Call Ed: What’s wrong with ratings?
April 16, 2018
*This issue, TKC staff decided to look at if the current movie rating system should change to better suit the diverse maturity levels at different age groups, 86 percent 60/70 of the staff believes the current rating system is too strict.
Withholding entertainment from the public has always been a controversial topic in America. Nobody wants anything hidden from them. And for kids, the rating system does just that. Ratings only apply to minors, because once you pass the 17-year-old barrier, it becomes a matter of personal preference. The movie rating system serves as a parental advisory and currently is a lot like swiss cheese: full of holes.
The Motion Picture Association of America, (MPAA) is not only responsible for the rating system, but also an interest group that represents the “big-six” studios: 20th Century Fox, Disney, Paramount, Sony, Universal and Warner Brothers. These are the guys responsible for giving movies their G, PG, PG-13, R and NC-17 ratings (NC-17 means an ID needs to be present for them to let you into the theater, while R allows you to bring an adult for entry). However, because it’s an interest group, and not overseen by the federal government, their rules carry no legal weight at all. This means, currently, there is no standing law in America that restricts any form of entertainment from minors. It’s only the MPAA. So the system can and is extremely subject for change. However the issue stands in the fact the MPAA has total control over movie ratings, so without their approval or even rating, a movie is seldom played on the big screen, or sold in Walmart.
European countries seem to have an opposite approach compared to America when it comes to rating movies. Not only are the rating systems run by the government, they are also less sensitive to suggestive themes, like sex, profanity and violence. In America, the MPAA will slap an NC-17 rating on a movie with graphic sexual scenes, which effectively destroys the projected revenue for the movie. Without a solid promise for money, a producer will seldom produce it. However, shooting someone in the head and killing them will only sometimes land a movie with a PG-13 rating. Though in other countries, any graphic sexual scenes are almost disregarded. Leos Carax’s Pola X contained a love scene with dim lighting but unmistakable view of a man’s genitals, yet it received a U, for universal, in France, the equivalent of our G rating.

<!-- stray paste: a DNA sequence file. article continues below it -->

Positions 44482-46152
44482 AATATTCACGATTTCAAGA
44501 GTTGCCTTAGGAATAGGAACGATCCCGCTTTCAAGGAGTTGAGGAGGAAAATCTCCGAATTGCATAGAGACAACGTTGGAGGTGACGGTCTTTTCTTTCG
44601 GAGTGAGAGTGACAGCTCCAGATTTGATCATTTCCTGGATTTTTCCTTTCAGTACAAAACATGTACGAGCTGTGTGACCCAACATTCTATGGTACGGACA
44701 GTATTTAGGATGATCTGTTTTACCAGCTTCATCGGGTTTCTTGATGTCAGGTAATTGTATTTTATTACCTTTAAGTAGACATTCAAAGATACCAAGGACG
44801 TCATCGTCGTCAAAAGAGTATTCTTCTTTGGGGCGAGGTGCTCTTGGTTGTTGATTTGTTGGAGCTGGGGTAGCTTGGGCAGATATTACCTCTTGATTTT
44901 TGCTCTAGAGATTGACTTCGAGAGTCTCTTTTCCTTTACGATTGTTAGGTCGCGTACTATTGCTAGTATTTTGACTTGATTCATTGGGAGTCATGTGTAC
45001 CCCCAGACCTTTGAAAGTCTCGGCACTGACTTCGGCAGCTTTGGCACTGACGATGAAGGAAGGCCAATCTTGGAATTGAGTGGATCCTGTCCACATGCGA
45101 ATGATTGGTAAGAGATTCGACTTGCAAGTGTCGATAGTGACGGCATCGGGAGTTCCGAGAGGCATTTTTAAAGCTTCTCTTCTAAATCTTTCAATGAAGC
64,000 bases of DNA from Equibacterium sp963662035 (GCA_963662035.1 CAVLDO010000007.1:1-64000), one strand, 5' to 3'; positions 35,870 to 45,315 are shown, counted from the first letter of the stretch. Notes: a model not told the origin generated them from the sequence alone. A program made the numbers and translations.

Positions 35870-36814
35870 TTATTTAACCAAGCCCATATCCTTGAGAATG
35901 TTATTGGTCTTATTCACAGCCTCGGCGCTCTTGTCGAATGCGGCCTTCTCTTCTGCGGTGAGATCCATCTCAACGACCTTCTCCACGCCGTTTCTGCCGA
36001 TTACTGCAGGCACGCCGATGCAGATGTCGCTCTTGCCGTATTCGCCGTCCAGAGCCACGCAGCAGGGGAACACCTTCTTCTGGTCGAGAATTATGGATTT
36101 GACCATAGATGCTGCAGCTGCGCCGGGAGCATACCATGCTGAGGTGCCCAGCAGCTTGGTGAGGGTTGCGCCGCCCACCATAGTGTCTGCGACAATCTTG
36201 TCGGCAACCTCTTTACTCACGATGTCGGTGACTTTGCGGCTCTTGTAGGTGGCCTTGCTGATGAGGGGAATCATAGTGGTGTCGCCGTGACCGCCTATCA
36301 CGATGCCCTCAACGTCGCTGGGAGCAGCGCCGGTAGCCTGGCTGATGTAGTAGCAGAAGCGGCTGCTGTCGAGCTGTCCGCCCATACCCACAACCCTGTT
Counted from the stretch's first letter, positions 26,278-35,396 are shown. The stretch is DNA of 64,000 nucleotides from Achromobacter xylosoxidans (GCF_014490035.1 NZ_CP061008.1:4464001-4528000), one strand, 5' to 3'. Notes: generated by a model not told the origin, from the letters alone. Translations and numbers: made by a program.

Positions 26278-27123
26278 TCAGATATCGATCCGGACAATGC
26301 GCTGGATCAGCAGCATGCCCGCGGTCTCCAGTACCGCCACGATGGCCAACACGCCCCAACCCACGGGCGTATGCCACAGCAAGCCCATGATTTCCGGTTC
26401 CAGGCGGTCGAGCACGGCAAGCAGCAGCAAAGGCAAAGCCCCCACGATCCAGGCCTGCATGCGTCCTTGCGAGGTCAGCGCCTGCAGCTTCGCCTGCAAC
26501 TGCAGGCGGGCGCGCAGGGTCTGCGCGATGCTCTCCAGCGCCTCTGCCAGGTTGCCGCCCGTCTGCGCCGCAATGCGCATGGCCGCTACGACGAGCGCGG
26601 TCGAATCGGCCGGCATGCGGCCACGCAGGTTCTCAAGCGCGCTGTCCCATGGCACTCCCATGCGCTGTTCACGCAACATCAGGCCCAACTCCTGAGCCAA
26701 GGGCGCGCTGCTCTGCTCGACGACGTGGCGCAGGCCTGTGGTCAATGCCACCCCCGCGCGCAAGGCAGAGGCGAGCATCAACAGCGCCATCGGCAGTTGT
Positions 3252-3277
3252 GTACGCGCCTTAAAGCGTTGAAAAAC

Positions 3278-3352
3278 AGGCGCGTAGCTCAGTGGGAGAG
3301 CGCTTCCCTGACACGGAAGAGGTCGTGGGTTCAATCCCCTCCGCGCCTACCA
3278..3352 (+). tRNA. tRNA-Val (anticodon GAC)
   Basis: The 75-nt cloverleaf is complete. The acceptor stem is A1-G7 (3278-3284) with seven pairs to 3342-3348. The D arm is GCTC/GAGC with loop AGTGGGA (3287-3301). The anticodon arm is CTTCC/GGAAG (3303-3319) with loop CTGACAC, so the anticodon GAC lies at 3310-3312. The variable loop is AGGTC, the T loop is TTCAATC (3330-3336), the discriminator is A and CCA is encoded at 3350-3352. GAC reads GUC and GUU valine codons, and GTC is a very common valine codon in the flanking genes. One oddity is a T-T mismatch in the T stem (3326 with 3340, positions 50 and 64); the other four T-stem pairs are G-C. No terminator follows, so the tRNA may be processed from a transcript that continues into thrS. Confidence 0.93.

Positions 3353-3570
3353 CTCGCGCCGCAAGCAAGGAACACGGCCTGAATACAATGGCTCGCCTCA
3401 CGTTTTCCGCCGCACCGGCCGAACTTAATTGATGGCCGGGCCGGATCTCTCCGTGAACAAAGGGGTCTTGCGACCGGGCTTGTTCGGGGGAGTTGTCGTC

The solution to this problem could come in one very simple change. The MPAA could change their token rating system to one where instead of focusing on the age limits and a simple ballpark letter, they focus on rating three separate categories. These categories being sex and nudity, violence and profanity. They could each have a one to 10 rating with, at the end, a full description of all the given suggestive themes, including the cliff notes of somewhat smaller categories like substance abuse present in the movie or even innuendos. If the parental guardian does not wish to read more on it, they would not have to, but would still have a general idea of how the movie stands. If a movie scored above a nine in any one of these categories, it could be under the 17+ rating, where either an ID or an adult would be necessary for entry into the movie. For example, if a movie had a nine for sex and nudity, five for violence, and a seven for profanity, it would be 17+ because one of the ratings is higher than nine
The MPAA rates for every movie theater chain in America, but if they made the decision not to change their rating system, there could be other possible actions taken. Instead of traditional movie theaters, new movie theaters run by Netflix or HBO could spring up. These theaters would not only be able to debut their own original series but would also have the strength and independence needed to attract people to their theaters without having to conform to the MPAA’s standards of rating to stay afloat because of their independent success.
Either way, this new system would allow the parent or guardian of the minor involved to make an independent decision for themselves on whether or not their child is mature enough to view the movie. This system would be much better than the current blanket statement that doesn’t even seem to have concrete criteria.
If society would really be open to it, every movie could be unrated, (like some already are on Netflix.) However, that has never happened in media before and would be a big step for society as a whole to except an entirely independent approach to deciding whether or not children are mature enough for any given material. If only there was some form of entertainment that’s unrated. Oh, wait, books.